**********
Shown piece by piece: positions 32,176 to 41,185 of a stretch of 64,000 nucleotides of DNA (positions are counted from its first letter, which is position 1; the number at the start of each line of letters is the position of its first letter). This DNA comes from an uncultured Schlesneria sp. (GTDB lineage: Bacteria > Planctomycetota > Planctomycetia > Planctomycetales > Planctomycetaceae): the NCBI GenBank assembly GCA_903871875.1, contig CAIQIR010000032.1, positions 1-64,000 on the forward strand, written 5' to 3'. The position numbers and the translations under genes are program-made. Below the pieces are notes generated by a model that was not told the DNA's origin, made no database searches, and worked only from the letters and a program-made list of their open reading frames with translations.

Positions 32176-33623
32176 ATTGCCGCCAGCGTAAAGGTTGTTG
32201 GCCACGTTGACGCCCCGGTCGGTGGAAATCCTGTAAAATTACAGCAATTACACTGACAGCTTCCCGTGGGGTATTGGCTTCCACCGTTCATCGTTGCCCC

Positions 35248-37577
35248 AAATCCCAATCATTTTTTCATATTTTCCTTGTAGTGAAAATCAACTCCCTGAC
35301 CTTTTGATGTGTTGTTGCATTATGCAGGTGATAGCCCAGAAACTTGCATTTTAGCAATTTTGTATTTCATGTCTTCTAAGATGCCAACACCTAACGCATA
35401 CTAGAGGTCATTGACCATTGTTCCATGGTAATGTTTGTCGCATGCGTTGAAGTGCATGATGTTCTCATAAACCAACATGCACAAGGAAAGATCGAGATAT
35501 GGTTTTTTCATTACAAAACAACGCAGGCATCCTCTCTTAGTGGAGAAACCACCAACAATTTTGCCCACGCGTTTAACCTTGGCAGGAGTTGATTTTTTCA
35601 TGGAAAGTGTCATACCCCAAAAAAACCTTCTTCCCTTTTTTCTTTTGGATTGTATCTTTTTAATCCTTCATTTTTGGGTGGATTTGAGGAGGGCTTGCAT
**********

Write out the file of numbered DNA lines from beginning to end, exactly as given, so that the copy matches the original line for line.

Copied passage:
Shown piece by piece: positions 32,176 to 41,185 of a stretch of 64,000 nucleotides of DNA (positions are counted from its first letter, which is position 1; the number at the start of each line of letters is the position of its first letter). This DNA comes from an uncultured Schlesneria sp. (GTDB lineage: Bacteria > Planctomycetota > Planctomycetia > Planctomycetales > Planctomycetaceae): the NCBI GenBank assembly GCA_903871875.1, contig CAIQIR010000032.1, positions 1-64,000 on the forward strand, written 5' to 3'. The position numbers and the translations under genes are program-made. Below the pieces are notes generated by a model that was not told the DNA's origin, made no database searches, and worked only from the letters and a program-made list of their open reading frames with translations.

Positions 32176-33623
32176 ATTGCCGCCAGCGTAAAGGTTGTTG
32201 GCCACGTTGACGCCCCGGTCGGTGGAAATCCTGTAAAATTACAGCAATTACACTGACAGCTTCCCGTGGGGTATTGGCTTCCACCGTTCATCGTTGCCCC

Positions 35248-37577
35248 AAATCCCAATCATTTTTTCATATTTTCCTTGTAGTGAAAATCAACTCCCTGAC
35301 CTTTTGATGTGTTGTTGCATTATGCAGGTGATAGCCCAGAAACTTGCATTTTAGCAATTTTGTATTTCATGTCTTCTAAGATGCCAACACCTAACGCATA
35401 CTAGAGGTCATTGACCATTGTTCCATGGTAATGTTTGTCGCATGCGTTGAAGTGCATGATGTTCTCATAAACCAACATGCACAAGGAAAGATCGAGATAT
35501 GGTTTTTTCATTACAAAACAACGCAGGCATCCTCTCTTAGTGGAGAAACCACCAACAATTTTGCCCACGCGTTTAACCTTGGCAGGAGTTGATTTTTTCA
35601 TGGAAAGTGTCATACCCCAAAAAAACCTTCTTCCCTTTTTTCTTTTGGATTGTATCTTTTTAATCCTTCATTTTTGGGTGGATTTGAGGAGGGCTTGCAT